Kristina Mascher-Turner: First of all, thank you so much for sharing your thoughts and inspiration with our international horn community! When did you first become involved with music, and what motivated you to choose the horn?

gabby giffordsGabby Giffords: Music has always been an important part of my life. I loved to sing as a child, and I even got to play the role of Annie in my elementary school play. I started playing the French horn in fourth grade and was initially drawn to the instrument because of its beauty. I didn’t know anything about the incredible music it could create before I started learning it.

KMT: At what point did your other passions or commitments cause you to set the horn aside? Was it a difficult decision to make?

GG: After college, I wasn’t able to keep up with the horn. My first job was at a consulting firm in New York that had me working very long hours, and then I moved back to Tucson to run my family’s tire business, which took nearly 100% of my time. I certainly missed playing, but would often listen to classical music to relax.

KMT: You have been beautifully open with the world about your journey and recovery since your life-threatening injury, and your courage and determination shine forth every step of the way. Still, there must have been times when you wondered how you were going to get through another day. Was there a particular inner dialogue that brought you past those moments and back into your strength? What got you through them?

GG: I believe it is always important to keep moving forward, no matter what challenges life throws at you. While my recovery is still a daily struggle, I have learned so much through this journey, like the importance of making time for the people you love and giving back to your community. I have also found great purpose in my work to end gun violence in America.

I’d be remiss if I didn’t mention how important music was in helping me get through each day. Early in my recovery, when speaking felt impossible, I could still sing parts of American Pie by Don McLean. That really gave me hope, even on the most challenging days.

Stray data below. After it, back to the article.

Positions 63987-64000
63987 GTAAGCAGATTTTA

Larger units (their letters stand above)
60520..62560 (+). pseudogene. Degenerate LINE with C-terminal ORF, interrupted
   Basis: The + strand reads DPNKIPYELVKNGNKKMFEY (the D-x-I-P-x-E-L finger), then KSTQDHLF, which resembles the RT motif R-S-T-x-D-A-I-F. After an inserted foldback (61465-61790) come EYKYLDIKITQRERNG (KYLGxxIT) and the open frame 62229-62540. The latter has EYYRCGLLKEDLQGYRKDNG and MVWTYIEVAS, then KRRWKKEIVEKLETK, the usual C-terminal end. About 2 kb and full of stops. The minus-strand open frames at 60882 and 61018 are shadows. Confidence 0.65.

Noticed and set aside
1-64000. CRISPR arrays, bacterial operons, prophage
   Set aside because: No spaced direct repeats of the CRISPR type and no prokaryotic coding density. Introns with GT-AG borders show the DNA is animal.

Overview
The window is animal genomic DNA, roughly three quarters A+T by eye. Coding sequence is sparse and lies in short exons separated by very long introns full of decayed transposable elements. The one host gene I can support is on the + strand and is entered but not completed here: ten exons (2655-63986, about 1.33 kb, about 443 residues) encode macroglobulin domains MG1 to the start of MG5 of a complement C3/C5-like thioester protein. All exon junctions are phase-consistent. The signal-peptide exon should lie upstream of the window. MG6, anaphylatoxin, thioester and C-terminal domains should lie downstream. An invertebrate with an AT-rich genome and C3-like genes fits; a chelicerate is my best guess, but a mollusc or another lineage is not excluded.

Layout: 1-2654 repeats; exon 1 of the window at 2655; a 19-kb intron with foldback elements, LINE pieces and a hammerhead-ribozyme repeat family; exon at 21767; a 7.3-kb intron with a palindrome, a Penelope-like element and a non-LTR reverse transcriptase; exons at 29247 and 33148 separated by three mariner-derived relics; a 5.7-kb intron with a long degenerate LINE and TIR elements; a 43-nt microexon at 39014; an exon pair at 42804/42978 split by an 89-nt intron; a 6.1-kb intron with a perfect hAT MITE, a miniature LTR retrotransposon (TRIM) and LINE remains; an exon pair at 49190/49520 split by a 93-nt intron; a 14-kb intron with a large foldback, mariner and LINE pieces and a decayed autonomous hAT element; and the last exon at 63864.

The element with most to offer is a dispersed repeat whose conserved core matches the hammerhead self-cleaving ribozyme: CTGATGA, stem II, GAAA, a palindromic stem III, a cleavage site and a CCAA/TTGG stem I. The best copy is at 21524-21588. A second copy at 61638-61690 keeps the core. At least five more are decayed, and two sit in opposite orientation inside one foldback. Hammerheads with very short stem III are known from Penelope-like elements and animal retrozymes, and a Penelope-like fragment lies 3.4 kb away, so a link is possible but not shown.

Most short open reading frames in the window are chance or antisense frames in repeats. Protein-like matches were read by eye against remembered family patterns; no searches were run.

KMT: What was it that put the horn back into your hands, after so many years? When did you start playing again?

GG: Through each step in my recovery, I’ve tried to challenge myself to do more and regain abilities I once had. My love of music made returning to the French horn a very logical challenge. I started working with an instructor about three years into my recovery.

KMT: Are you studying with a teacher or following any particular method?

GG: I’m working with an instructor who was a professional musician in Germany for thirty years before she retired in Tucson. She wrote me and Mark a letter when she heard I used to play the French horn and offered to help me relearn it. She has been incredible to work with and so patient with me. Like all good teachers, she always pushes me to practice more!

KMT: All horn players, whether amateur, student, teacher, or professional, have times when it drives us up the wall! What has been the most challenging aspect of starting up again for you?

GG: It seems so basic, but the biggest challenge for me was re-learning how to read music. Thankfully, I remembered most of the technical elements of playing.

KMT: Music is one of the greatest tools for healing. What role would you say music has played in your own life, especially throughout your recovery these past several years?

GG: Music has played an incredibly important role in my life and recovery. It has not only helped me keep my spirits up when times are tough, it also helps me express myself when I struggle to find words. Musical intonation has also helped me learn new sentences. In the early days of my recovery, musical therapy was part of my daily routine.

KMT: What music do you listen to at home when you want to feel inspired? What pieces would you love to play yourself?

GG: Whenever I need a burst of energy in the morning, I start my day with 80s music. For inspiration, I usually turn to music from Hamilton. I’ve listened to Hamilton so many times that I know almost all the lyrics. My favorite song to play on the horn is Edelweiss from the Sound of Music. I also love playing anything from Pink Floyd.

Gabrielle Giffords is a former member of the Arizona State Senate and served in the United States House of Representatives. Her life took an unexpected and tragic turn in 2011 when she suffered a grievous head injury from a gunshot wound in an attempt on her life. Since then, her immense courage and openness about her long and arduous recovery is well-documented, and she has continued throughout the years as a political activist and advocate for social justice. Music, and the horn specifically, have played an important role in her life. She is married to former astronaut Mark Kelly and has two daughters.

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